The described embodiment in U.S. application Ser. No. 666,715 cited above addresses this conflict by forming the capacitor of the cell in a heavily doped substrate and the transistor portion of the cell in a lightly doped epitaxial layer formed on the surface of this substrate. However, this solution does not solve the problem because processing steps subsequent to the formation of the epitaxial layer and time cause some of the dopant atoms in the substrate to diffuse into the epitaxial layer as is shown in the doping profile in FIG. 1. This raises the doping level of the epitaxial layer and lowers the doping level of the substrate near the capacitor, both undesirable effects for the reasons discussed above.
The following detailed description describes a dynamic random access memory (dRAM) cell. The described cell provides a one-transistor/one-capacitor dRAM cell structure and array in which the cell pass transistor is formed on the sidewalls of a trench containing the cell capacitor; the word and bit lines cross over this trench. The trench extends through an epitaxial layer into a substrate. The epitaxial layer and substrate are separated by a layer which serves as a diffusion barrier. This stacking of the transistor on top of the capacitor yields a cell with minimal area on the substrate and solves a problem of dense packing of cells. The diffusion barrier allows for the optimal doping of the epitaxial layer for operation of the transistor and optimal doping of the structure for operation of the capacitor.
One capacitor plate and the transistor channel and source region are formed in the bulk sidewall of the trench, and the transistor gate and the other plate of the capacitor are both formed in polysilicon in the trench but separated from each other by an oxide layer inside the trench. The signal charge is transferred to the polysilicon capacitor plate by an electrical connection of the source region of the vertical pass transistor with the polysilicon capacitor plate. This connection between source and polysilicon capacitor plate is provided by a buried lateral contact.
FIG. 1 is a doping profile graph of a P type epitaxial layer grown on a P+ substrate as is used in the fabrication of the cell described in U.S. application Ser. No. 666,175;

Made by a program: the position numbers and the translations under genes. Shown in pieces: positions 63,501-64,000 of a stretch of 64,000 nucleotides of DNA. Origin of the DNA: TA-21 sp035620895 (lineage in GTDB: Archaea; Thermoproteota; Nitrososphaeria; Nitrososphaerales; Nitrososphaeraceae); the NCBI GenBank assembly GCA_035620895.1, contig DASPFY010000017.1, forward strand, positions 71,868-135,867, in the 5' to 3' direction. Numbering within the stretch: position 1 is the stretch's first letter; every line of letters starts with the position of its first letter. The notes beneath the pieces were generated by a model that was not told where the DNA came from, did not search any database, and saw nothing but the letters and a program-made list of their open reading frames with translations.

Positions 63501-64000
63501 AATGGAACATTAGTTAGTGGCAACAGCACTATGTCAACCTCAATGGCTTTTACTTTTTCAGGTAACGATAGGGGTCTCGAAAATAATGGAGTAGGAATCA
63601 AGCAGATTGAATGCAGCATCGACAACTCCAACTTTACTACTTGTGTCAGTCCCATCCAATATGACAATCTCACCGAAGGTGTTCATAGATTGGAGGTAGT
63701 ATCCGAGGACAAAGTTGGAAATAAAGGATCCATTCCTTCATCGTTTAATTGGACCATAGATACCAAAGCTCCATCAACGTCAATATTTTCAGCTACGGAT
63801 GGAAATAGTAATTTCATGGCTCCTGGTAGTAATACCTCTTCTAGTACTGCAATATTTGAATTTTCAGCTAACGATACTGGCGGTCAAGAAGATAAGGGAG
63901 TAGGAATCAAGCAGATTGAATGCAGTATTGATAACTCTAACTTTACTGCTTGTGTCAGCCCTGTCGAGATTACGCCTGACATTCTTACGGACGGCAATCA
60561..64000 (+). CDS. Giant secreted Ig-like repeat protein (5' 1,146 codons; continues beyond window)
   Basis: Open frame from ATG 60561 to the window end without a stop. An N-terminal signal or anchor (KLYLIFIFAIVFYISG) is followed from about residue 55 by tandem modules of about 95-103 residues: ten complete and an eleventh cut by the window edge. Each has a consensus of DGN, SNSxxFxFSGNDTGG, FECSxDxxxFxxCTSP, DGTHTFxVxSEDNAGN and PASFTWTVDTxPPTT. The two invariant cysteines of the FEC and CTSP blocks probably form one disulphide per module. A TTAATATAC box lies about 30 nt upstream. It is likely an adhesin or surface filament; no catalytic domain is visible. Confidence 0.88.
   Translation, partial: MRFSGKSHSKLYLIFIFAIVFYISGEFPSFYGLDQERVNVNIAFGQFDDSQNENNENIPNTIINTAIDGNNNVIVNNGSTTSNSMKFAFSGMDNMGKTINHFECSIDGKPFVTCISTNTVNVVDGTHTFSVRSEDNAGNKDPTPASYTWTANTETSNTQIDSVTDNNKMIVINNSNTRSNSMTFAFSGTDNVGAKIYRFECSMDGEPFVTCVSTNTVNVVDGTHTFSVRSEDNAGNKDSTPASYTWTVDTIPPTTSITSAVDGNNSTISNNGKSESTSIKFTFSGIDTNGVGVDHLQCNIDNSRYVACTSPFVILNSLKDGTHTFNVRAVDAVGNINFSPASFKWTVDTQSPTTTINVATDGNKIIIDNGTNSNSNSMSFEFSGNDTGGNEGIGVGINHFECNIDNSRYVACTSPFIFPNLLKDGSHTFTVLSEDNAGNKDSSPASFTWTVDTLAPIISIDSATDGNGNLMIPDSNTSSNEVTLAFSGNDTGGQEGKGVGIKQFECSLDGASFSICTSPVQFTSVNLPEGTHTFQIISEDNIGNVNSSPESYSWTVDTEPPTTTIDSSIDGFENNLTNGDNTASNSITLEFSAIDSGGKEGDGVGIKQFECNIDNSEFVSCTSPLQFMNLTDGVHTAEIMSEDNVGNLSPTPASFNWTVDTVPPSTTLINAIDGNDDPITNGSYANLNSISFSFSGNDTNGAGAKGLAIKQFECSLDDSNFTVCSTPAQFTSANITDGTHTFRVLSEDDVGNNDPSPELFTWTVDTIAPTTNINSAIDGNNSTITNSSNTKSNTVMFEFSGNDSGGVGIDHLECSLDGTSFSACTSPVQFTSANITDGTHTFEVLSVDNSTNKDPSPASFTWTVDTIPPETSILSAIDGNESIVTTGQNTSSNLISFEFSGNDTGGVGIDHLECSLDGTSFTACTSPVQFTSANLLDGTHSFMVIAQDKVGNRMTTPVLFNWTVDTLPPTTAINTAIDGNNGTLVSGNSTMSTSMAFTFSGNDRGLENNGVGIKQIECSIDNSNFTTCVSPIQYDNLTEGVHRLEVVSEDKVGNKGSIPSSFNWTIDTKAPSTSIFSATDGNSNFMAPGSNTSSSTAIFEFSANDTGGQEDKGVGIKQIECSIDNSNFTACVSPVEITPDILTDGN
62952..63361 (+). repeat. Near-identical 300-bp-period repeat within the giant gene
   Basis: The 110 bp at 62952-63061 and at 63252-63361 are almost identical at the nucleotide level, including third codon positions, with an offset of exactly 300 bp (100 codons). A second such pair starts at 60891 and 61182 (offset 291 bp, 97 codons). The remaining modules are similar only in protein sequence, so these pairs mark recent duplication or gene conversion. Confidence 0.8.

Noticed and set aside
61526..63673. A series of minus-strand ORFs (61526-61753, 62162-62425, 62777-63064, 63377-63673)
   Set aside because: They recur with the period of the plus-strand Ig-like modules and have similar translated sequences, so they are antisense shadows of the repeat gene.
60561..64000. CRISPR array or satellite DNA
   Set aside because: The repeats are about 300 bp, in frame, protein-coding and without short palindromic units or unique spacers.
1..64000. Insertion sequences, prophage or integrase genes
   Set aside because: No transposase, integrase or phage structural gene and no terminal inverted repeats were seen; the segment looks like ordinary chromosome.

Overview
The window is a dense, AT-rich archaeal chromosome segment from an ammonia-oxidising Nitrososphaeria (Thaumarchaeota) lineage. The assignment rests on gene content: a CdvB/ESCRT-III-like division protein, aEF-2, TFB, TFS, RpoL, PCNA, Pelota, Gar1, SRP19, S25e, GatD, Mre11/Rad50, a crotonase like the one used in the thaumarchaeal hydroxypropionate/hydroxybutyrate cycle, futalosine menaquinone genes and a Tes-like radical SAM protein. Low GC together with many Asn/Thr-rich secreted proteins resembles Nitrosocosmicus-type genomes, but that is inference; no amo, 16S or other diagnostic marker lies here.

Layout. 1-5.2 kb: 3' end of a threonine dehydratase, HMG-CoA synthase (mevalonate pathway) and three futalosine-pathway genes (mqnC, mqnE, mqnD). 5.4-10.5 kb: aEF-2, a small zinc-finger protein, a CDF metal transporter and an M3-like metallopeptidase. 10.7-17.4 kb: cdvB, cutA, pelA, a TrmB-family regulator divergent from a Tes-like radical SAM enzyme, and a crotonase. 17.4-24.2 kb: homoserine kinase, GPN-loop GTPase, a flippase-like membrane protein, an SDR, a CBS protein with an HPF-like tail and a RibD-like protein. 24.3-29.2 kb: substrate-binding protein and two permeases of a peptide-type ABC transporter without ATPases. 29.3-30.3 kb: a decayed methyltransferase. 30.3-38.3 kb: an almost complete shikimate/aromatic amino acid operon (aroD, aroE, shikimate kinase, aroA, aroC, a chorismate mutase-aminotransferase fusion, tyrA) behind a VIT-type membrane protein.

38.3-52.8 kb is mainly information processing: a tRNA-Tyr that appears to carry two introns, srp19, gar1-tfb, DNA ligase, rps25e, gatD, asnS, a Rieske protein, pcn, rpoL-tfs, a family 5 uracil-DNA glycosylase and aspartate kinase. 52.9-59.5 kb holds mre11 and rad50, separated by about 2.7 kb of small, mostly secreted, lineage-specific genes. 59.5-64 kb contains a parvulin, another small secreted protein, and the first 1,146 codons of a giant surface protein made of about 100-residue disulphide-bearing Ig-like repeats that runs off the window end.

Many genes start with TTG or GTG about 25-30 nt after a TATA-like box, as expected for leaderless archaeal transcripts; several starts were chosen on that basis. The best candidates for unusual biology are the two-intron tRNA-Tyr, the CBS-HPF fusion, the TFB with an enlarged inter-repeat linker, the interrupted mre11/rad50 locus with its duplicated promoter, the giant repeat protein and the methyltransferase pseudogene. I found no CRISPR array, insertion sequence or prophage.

FIGS. 2A and 2B are the schematic equivalent circuit and local memory array geometry for preferred embodiment dRAM cells;
FIG. 3 is a schematic cross sectional elevation of a first preferred embodiment dRAM cell taken along line 2--2 of FIG. 2B;
FIGS. 4A through 4I illustrate a sequence of process steps for fabrication of one embodiment of a memory cell including the present invention by a method which is another embodiment of the present invention; and
FIG. 5 is a doping profile of a P epitaxial layer, silicon dioxide layer and P+ substrate fabricated in accordance with the teachings of the described embodiment of the invention.
The preferred embodiment dRAM cells are one transistor/one capacitor cells connected to bit and word lines as shown in schematic FIG. 2A and operate as follows. Capacitor 12 stores charge to represent a bit of information (for example, no stored charge could represent a logic 0 and the stored charge corresponding to a potential of 5 volts across the capacitor plates could represent a logic 1). The bit of information is accessed (to read or to write a new bit) by applying a voltage on word line 14 connected to gate 16 to turn ON transistor 18; a turned ON transistor 18 connects capacitor 12 to bit line 20 for the read or write operation. Leakage currents and other sources of decay of the charge on capacitor 12 necessitate periodic refreshing of the charge, and thus the name dynamic RAM (dRAM).
FIG. 2B is a plan view showing a portion of a dRAM array of bit lines 20 and word lines 14 with preferred embodiment cells 30 at the intersections of the lines; note that bit lines 20 pass under word lines 14. The cells extend down into the substrate below the lines and provide a maximal density memory. If the minimum feature size is denoted by f and the minimum registration is denoted by R, then the cell area is [2(f+R)]2. For example, with a minimum feature size of 1.0 micron and minimum registration tolerance of 0.25 micron, the cell area is about 6.25 square microns.